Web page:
Month: December 2014

My Chat with Jessica Almon Galland, Razorbill Editor

Jessica Almon Galland

Jessica Almon Galland

Sometimes life gives you a big, fat present. Meeting Jessica Almon Galland, young adult and middle grade editor at Penguin’s imprint Razorbill and having her influence in my life and writing was one of those gifts. Working with Jessica made me a better writer. Period. I am sure everyone that has had the pleasure of working with her feels the same way. Today we have the honor of hearing her thoughts on editing, the publishing industry, love and a handful of other goodies. This interview just brims with her warmth and smarts. I am also touched by her honesty as she describes her journey to where she is now.

Jessica, what do you think makes a good editor? Do you think it is an innate gift or something that can be learned? Has your style changed over the years? Do you find the better the writer, the better the editing experience? Or do you like the challenge of a complete overhaul?

This may sound like I’m downplaying an editor’s role but I really do think the ability to put ego and intellectual opinions aside and tap into the experience of the average reader is the most important piece of being a good editor. Without it, the other things that make a good editor — a strong sense of rhythm, communication skills, empathy — are directionless.

So I don’t think my style has changed over the years. When I’m editing, I’m flagging things that would distract me or disrupt my reading experience if I had picked the book up at the library, or at my favorite bookstore. I actually think editing can be more difficult when I absolutely love a manuscript the very first time I read it. Because that in itself is a bias, and I have to figure out how to shed it. (It’s always a bit of a bummer to shed the love bias!)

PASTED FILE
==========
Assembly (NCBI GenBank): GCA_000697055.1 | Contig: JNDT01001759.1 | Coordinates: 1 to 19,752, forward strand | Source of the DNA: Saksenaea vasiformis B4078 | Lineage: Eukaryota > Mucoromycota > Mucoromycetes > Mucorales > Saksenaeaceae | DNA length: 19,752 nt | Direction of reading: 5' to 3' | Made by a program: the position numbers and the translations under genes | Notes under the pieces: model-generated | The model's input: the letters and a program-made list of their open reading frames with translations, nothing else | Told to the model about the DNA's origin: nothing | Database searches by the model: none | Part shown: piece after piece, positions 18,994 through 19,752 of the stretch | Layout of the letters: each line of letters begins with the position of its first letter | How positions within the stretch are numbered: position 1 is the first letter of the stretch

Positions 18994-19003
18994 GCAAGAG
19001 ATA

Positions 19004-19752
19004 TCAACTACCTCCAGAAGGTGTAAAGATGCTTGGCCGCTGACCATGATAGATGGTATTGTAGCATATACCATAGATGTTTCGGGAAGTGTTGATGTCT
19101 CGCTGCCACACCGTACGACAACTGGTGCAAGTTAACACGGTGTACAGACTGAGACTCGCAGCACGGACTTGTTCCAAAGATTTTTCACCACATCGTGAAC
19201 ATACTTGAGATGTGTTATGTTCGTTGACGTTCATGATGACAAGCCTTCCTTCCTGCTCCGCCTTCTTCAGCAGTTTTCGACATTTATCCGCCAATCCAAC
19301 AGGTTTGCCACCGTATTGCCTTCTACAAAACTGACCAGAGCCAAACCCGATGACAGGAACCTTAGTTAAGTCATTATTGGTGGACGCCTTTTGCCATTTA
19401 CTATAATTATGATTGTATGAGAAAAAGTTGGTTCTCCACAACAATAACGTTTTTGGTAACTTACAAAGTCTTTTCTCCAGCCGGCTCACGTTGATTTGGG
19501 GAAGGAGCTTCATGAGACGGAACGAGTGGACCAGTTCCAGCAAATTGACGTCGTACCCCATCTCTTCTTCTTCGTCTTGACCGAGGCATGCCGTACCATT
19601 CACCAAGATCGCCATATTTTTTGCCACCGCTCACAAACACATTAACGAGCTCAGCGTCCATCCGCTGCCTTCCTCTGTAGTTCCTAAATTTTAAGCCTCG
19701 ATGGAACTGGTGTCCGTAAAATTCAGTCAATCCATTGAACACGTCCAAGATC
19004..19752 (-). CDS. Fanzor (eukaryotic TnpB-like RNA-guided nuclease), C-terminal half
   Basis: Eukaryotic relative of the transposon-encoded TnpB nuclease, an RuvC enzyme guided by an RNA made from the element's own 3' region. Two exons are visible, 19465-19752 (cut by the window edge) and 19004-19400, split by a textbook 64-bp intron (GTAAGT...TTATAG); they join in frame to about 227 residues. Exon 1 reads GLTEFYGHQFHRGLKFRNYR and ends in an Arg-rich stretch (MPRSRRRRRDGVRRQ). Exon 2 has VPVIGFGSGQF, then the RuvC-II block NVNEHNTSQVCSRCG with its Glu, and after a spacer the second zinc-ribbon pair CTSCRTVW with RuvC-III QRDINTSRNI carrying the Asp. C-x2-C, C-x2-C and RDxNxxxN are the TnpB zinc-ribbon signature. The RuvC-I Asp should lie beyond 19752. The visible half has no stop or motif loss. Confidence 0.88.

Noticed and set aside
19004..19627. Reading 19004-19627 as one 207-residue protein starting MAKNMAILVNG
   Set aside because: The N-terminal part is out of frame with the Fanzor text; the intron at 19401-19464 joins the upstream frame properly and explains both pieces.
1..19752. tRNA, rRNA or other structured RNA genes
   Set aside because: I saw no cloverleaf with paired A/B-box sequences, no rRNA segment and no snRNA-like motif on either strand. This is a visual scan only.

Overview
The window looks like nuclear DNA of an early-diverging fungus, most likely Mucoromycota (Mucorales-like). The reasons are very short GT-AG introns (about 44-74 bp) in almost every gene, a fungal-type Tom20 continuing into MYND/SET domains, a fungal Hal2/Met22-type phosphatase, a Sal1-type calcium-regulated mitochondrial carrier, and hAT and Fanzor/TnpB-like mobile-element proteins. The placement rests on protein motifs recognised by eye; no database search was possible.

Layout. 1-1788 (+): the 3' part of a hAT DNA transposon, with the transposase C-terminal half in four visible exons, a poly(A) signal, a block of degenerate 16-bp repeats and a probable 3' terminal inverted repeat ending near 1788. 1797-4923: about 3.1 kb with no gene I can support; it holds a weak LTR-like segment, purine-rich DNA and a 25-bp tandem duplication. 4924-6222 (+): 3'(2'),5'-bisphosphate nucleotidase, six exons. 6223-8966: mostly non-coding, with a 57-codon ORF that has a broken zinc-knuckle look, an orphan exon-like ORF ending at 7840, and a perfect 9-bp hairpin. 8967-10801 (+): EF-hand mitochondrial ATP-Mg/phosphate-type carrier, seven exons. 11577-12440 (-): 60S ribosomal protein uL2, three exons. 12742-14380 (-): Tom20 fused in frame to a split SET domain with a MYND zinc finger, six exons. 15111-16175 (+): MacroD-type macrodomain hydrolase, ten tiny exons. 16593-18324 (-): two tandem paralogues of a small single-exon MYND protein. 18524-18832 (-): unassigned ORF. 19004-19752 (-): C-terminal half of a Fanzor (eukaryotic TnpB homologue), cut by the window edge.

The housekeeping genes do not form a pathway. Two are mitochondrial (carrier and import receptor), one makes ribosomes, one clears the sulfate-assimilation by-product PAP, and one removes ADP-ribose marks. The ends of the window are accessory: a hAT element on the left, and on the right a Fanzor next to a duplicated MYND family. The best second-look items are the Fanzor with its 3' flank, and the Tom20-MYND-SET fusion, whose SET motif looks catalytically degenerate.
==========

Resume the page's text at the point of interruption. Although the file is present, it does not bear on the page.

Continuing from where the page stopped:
When a writer isn’t – how shall I say this – up to par…how do you get them to give you what you need? It must be tempting to just write it yourself sometimes. I would imagine it takes heaps of patience. Do you consider yourself a patient person?

I do consider myself patient — until I’m not. Ha! Everybody has a limit I guess. I’ve been pretty fortunate to work with talented writers all around. But there are certainly styles of writing that aren’t exactly my taste, which doesn’t make them bad or wrong. In those cases, I have to train my eye and my gut to respect that style and hunt for things that ACTUALLY aren’t working — things like redundancies and gaps in logic — as opposed to things that I maybe don’t relate to or love, but that are by no means problematic.

It didn’t take long for me to learn not to fall into the trap of rewriting. It’s like pulling a thread on a sweater. And the truth is, you’re not making it better. You’re just making it different. It’s not worth the effort, and the author’s bruised ego!

When did you know you wanted to be a part of publishing? How did you get your start? Did you imagine yourself working as an editor when you began?

Oh my God, I had NO idea. I never thought of myself as an editor. But a lot of my day is spent examining characters, their childhoods giving way to (something like) adulthood, and if I look at the story of my life, my path to becoming a Young Adult editor started, probably, when I was just a kid.